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Lewy Body Dementia

Updated : April 17, 2024





Background

Lewy Body Dementia is a chronic neurological disease include dementia parkinsonian symptoms, and psychosis. After alzheimer’s disease and vascular dementia it is the third most common kind of dementia. Although the relationship between lewy body dementia and Parkinson’s disease is unknowna 12-month guideline distinguish the two conditions. In most cases of this condition particularly visual hallucinations and decreased responsiveness occurs before to motor symptoms. 

Epidemiology

Most people who suffered from Lewy Body Dementia suffer from both absence of awareness and clinical symptoms that are similar with symptoms of more common ailments like Parkinson and Alzheimer, this condition gets underdiagnosed. Nevertheless according to the latest research there is a possibility that it accounts for 20–30% of the total dementias.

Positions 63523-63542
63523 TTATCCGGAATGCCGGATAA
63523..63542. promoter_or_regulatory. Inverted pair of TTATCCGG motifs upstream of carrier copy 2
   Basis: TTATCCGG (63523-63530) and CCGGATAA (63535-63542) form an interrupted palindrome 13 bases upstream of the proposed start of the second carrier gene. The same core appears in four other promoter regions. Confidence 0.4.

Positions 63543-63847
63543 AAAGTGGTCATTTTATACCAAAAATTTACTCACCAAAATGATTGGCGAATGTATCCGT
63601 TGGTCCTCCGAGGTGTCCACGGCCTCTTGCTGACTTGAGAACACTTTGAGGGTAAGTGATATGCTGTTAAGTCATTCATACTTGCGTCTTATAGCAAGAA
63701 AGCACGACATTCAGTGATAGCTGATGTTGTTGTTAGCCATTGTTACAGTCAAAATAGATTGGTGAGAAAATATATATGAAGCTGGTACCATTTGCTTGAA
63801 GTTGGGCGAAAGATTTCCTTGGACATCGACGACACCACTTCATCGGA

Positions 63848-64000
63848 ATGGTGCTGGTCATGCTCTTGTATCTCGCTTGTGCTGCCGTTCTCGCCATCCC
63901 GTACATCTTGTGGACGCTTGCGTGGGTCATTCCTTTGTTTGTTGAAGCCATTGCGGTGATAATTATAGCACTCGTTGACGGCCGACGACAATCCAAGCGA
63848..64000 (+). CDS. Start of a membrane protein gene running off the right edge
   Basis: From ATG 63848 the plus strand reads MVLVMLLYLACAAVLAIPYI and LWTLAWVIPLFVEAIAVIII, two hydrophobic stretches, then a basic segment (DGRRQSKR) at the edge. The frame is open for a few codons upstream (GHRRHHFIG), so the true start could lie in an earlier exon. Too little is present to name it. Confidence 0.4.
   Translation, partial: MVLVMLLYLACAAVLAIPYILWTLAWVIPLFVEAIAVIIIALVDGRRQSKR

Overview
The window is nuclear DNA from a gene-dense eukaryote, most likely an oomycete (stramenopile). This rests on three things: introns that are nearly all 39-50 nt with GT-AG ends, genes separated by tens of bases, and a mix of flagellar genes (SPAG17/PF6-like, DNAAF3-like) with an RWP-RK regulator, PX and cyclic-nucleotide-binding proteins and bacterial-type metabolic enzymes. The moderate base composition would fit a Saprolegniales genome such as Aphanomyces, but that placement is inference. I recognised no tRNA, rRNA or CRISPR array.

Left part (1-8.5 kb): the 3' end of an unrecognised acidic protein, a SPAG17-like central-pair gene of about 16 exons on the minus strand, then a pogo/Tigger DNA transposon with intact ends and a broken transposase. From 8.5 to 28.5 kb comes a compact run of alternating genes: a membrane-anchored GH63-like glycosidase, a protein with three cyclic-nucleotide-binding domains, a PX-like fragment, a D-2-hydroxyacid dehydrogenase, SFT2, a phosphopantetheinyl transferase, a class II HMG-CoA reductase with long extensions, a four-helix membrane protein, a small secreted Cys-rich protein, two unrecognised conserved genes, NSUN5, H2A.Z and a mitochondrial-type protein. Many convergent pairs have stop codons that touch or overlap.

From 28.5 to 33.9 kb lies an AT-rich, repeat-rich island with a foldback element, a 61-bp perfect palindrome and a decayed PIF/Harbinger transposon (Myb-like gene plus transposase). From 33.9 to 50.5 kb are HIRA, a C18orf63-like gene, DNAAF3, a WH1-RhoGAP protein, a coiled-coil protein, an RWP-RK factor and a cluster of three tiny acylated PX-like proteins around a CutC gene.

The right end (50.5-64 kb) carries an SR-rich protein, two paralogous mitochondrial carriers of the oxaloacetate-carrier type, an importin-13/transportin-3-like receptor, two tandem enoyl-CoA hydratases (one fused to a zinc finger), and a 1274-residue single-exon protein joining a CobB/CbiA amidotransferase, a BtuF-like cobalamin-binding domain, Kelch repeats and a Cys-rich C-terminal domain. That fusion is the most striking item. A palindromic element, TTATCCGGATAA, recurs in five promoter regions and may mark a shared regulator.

This condition affects more elderly individuals; it occurs frequently with men. It occurs in a large portion of the population of African American as well as the European population. The risk of a patient’s diagnosis increases if already in the family the Parkinson’s disease or Lewy body dementia is present. 

Anatomy

Pathophysiology

Ach insufficiency is a more severe sign of Lewy Body Dementia which is comparable to Alzheimer’s disease. Less acetylcholine in the parietal cortex and temporal lobe is the source of visual hallucinations a defining feature of Lewy Body Dementia; on the other hand the temporal lobe’s muscarinic M1 sensors are overexpressed in the case of delusions. Moreover, dopamine levels decrease.